The Women’s WorldTour has grown quickly since its licences became available for teams. Before 2020, every team was known as a UCI Women’s Team. Having that designation meant that a team was able to take part in the UCI races that form all of the highest levels of women’s cycling. There was no distinction between the top and the bottom and teams were selected by organisers, usually biased towards local teams.
From 2020, this changed with 8 teams stepping up to become Women’s WorldTour teams. That meant a rebranding of the UCI Women’s Team moniker to Women’s Continental Team. This naming system began to mirror the men’s system, albeit missing the middle ProTeam level. Team SD Worx hadn’t joined the initial group as their sponsorship was due to run out. With that secured they became the 9th Women’s WorldTour team in 2021. With the rebooted Tour de France Femmes looming on the horizon in 2022, 5 more teams applied to gain the guaranteed entry to the major race. That brought the number of WWT teams to 14 with 15 spots available.
What is a Women’s WorldTour team and why join?
Teams that apply to become a Women’s WorldTour team must abide to a set of rules. The headline one of those was the minimum wage stipulation for riders, which pre-2020 had never been enforced in women’s cycling. The minimum wages have grown on a sliding scale from €15,000 in 2020 to €20,000 the following year. For the current season it’s €27,500 and from 2023 the minimum wage will match that of a male ProTeam rider. Currently, that figure is €32,100.
There are also less eye-catching but still important benefits that say teams must provide health insurance, pension plans and maternity leave. The latter of which we’ve seen actively used by the likes of Lizzie Deignan, Elinor Barker and Abi van Twisk. All of this helps to provide security and a better balance between the sacrifices needed to be a professional women’s cyclist and their personal life.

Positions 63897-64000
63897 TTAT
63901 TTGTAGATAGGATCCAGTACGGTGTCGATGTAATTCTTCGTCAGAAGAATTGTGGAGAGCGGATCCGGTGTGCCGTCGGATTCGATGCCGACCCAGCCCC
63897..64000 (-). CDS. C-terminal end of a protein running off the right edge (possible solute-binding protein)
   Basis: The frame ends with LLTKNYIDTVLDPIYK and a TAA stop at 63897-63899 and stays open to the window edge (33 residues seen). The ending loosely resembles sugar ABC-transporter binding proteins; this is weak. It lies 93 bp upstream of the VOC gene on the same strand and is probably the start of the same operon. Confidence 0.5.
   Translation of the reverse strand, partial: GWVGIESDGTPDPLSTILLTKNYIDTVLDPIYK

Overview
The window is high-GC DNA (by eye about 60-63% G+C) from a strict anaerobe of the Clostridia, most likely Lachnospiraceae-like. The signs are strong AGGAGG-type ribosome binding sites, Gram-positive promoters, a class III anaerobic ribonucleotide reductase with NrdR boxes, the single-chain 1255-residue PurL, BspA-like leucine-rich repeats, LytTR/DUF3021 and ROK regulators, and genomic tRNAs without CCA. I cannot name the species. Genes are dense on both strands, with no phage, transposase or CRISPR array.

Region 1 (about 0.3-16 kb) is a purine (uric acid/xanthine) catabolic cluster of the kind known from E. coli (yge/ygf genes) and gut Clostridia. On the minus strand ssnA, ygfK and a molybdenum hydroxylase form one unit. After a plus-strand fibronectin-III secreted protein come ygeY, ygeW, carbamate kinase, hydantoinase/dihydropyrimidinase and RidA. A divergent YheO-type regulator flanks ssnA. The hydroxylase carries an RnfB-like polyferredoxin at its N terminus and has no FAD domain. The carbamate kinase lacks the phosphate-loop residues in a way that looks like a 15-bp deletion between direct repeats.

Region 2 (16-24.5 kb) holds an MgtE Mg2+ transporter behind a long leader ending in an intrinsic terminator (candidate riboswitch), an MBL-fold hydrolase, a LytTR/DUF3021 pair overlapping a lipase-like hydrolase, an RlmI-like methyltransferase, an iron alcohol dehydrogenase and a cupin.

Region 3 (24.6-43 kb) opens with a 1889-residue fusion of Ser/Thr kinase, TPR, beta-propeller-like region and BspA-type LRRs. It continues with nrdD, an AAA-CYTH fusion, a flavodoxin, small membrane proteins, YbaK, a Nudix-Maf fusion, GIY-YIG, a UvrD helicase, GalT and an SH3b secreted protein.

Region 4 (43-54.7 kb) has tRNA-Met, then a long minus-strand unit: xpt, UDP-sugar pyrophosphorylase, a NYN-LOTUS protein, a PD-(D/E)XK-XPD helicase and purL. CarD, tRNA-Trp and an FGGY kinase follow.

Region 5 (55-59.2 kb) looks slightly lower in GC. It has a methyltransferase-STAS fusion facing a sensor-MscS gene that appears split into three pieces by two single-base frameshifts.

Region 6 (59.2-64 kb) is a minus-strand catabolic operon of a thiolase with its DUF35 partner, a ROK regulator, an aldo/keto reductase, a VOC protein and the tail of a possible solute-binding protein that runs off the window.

From the team’s point of view, the guaranteed entry to the world’s biggest races is an important consideration. We saw 5 new teams join the WWT for 2022 and one of the major reasons was because they wanted to ensure that they could take part in the Tour de France Femmes. The 3 best non-WWT teams also get guaranteed invites to races but there is always the potential for one bad year and suddenly your team isn’t doing the same calendar it was before. Being able to put your team out in front of guaranteed live coverage in front of the most fans is what the sponsors are paying for.
Which teams have applied to join the Women’s WorldTour in 2023?
Ceratizit WNT has publicly announced its application to join the Women’s WorldTour in 2023. It’s been a little while coming, with many feeling the team was good enough to join much earlier than it has. It’s not been publicly announced but one source has told me that Le Col-Wahoo also submitted an application to join in 2023. Of note is that AG Insurance-NXTG didn’t submit an application, according to the same source. This was stated as an aim of the team when AG Insurance joined in March 2022.
The final Women’s WorldTour spot will be decided by ‘sporting criterion’. This is simply, the highest-ranked team in the UCI World rankings that submits an application. As of 21st June 2022, that team is Ceratizit WNT.
Currently, the German team is on 1472 points with Le Col-Wahoo trailing on 973 points. A Women’s WorldTour victory is 400 points and a stage 50 points. A ProSeries win is 200 points, a .1 race is worth 125 and a .2 just 40 points. National Championships are worth 100 points.